• evaluating privacy in the usage of Cloud Computing, there are two main factors that should be taken into consideration. The first factor is to ensure privacy during communication. This is achieved through the usage of encryption in communication with the Cloud. Data Encryption is used to ensure the confidentiality of personal information. Encryption methods such as symmetric key cryptography or public key cryptography with the usage of certificates make sensitive personal data accessible only to those who are duly authorized, thus ensuring privacy in digital communications. The other factor that ensures data privacy is the usage of equivalent mechanisms for storing data in the Cloud, so that it is only readable by authorized users. To conduct our research we will undertake a study of two well known Cloud Service architectures and their design about security and privacy of data. Since security is usually achieved through the usage of cryptography in communication, we will also examine the methods including the proposed generic secure architectures that could be implemented for ensuring privacy in the storage systems of the Cloud. We will also try to focus on top threats and to propose their workable solutions. AMAZON WEB SERVICES Amazon Web Services (AWS) ―delivers a highly scalable cloud computing platform with high availability and dependability, and the flexibility to enable customers to build a wide range of applications‖ (Amazon AWS ). To enable security and privacy from end to end, AWS are provided in accordance with best security practices and appropriate security features. Security within Amazon EC2 is provided on various layers: the operating system (OS) of the host system, the virtual instance operating system or guest OS, a firewall, and signed API calls. Each of these items builds on the capabilities of the others. The goal is to protect data contained within Amazon EC2 from being intercepted by unauthorized systems or users and to provide Amazon EC2 without sacrificing the flexibility in configuration that customers demand. In order to secure data at rest, physical security and data encryption are necessary. Amazon is trying to protect customer’s data at rest by using multiple layers of physical security measures. For example, only specific people of Amazon personnel have physical access to Amazon datacenters. However, the data in S3 is not automatically encrypted, while every user must first encrypt its sensitive data and then upload it to Amazon S3. Amazon encourages users to do all these. When an object is deleted from Amazon S3, the removal starts immediately and lasts several seconds. After that, there is no remote access to the deleted object. Users maintain full control over who has access to their data. They may grant access to their Amazon S3 data to other AWS accounts by AWS Account ID or email, or DevPay Product ID. Users can also grant access to their Amazon S3 data to all AWS Accounts or to everyone (enabling anonymous access). Figure-1 below shows an architecture of Amazon Web Services. 2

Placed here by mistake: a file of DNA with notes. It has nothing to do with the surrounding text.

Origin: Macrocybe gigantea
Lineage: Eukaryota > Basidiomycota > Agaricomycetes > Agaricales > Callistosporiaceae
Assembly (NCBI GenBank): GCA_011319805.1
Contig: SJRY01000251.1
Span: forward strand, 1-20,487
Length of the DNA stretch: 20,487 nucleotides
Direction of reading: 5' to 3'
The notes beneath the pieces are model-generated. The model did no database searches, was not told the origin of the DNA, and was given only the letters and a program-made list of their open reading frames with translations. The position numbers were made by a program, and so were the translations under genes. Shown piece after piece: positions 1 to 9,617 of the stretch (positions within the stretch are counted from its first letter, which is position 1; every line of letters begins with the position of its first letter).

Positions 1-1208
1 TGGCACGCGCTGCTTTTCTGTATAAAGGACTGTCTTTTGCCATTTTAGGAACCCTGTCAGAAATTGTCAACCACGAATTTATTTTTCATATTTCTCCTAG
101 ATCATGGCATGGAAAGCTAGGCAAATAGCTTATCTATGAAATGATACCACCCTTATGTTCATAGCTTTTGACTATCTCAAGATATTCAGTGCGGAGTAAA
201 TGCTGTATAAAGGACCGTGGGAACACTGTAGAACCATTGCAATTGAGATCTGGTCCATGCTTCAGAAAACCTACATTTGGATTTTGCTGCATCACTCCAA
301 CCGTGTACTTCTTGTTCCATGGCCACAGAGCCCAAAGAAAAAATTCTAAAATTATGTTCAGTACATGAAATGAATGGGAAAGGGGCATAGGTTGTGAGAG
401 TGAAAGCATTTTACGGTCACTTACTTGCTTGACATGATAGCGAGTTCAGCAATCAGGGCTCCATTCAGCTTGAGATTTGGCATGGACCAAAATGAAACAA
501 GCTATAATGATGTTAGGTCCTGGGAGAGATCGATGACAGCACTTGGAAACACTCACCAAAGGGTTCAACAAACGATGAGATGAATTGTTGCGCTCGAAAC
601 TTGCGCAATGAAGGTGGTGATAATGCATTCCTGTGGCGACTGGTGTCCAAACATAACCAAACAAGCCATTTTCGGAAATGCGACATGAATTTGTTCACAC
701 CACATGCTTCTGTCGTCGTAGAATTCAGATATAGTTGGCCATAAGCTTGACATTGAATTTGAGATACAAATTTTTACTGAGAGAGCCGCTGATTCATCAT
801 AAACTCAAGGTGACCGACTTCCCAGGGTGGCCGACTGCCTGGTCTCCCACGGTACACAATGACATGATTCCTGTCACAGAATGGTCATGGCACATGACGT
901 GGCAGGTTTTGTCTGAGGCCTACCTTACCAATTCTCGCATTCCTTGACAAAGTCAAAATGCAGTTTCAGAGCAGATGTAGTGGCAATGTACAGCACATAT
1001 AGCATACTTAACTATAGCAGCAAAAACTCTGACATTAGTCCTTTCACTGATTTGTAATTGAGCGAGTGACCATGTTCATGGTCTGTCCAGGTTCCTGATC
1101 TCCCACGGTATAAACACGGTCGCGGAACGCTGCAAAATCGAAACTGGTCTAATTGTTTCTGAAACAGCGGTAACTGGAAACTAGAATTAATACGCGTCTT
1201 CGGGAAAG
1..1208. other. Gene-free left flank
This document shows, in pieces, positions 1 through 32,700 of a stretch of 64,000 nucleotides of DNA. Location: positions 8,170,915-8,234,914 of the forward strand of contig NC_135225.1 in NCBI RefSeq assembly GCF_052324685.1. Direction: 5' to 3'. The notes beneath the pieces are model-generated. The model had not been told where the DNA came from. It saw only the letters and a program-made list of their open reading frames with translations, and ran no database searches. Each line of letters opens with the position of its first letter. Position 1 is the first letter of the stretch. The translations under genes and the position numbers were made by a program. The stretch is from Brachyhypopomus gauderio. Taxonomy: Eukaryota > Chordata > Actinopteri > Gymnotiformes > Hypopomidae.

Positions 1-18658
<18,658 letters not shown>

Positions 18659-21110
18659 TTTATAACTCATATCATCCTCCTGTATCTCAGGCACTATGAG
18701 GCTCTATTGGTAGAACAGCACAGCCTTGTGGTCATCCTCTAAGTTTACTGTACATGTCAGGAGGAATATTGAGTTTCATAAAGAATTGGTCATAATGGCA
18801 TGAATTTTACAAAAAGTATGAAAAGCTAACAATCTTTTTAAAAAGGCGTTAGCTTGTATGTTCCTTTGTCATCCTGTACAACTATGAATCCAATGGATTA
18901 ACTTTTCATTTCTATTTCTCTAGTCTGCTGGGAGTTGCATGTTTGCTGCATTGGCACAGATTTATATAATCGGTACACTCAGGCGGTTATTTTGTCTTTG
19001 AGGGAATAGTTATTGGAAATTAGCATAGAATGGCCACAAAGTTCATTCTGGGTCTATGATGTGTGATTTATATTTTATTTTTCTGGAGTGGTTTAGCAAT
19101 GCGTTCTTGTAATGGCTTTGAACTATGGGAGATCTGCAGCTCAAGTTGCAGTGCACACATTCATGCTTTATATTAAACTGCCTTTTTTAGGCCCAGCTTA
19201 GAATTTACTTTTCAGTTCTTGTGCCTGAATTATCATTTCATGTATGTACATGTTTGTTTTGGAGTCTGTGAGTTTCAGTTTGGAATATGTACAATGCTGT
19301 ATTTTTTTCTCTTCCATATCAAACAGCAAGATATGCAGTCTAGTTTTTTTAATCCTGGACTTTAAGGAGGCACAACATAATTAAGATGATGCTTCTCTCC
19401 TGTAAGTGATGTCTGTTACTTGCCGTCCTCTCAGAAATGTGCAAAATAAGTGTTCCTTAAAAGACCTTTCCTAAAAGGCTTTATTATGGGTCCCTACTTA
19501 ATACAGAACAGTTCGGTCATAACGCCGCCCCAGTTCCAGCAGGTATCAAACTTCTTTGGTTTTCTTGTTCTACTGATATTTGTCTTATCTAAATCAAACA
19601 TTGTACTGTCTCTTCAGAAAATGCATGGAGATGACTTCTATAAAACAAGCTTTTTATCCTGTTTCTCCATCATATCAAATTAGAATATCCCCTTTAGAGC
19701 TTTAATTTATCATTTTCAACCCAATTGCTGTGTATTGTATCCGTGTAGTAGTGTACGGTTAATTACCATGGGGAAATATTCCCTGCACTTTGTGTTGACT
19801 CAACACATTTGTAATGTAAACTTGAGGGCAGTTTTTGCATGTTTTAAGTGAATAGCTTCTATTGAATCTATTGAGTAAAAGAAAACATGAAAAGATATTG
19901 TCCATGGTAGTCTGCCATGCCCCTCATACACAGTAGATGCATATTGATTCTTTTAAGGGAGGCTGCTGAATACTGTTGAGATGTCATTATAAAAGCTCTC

• Fig.1 AWS Architecture EUCALYPTUS The Eucalyptus is open source software which was created to provide computing services using clusters of computers. The current interface is compatible with the interface of Amazon EC2. The Eucalyptus is implemented using common tools and basic technologies of Linux and Web services, in order to be easily installed and maintained ( Canonical 2011 ) . It started originally as a university project on the ―Computer Science Department of the University of California, Santa Barbara‖, but now is supported by the company ―Eucalyptus Systems‖ -a company founded by the original creators of Eucalyptus. The architecture of Eucalyptus is simple, flexible by design and hierarchical. Essentially, the system allows a user to start, monitor, access and terminate virtual machines (Chase 2003 ; Keahey 2005 ; McNett 2007 ) using a simulation of the Amazon EC2 interface. This means that users of Eucalyptus interact with the system using the exact same tools and interface used to interact with Amazon EC2. It currently supports virtual machines running on Xen (Nurmi 2009 ), and KVM (Hoff 2009 ) hypervisor, but future version are expected to add support for VMware and other virtualization software ( Lilly 2009 ). The Eucalyptus implements each module of the system in the form of a separate web service. There are subsystems, each one with its own Web-service interface, that constitutes the Eucalyptus system (See Figure-2 below). 3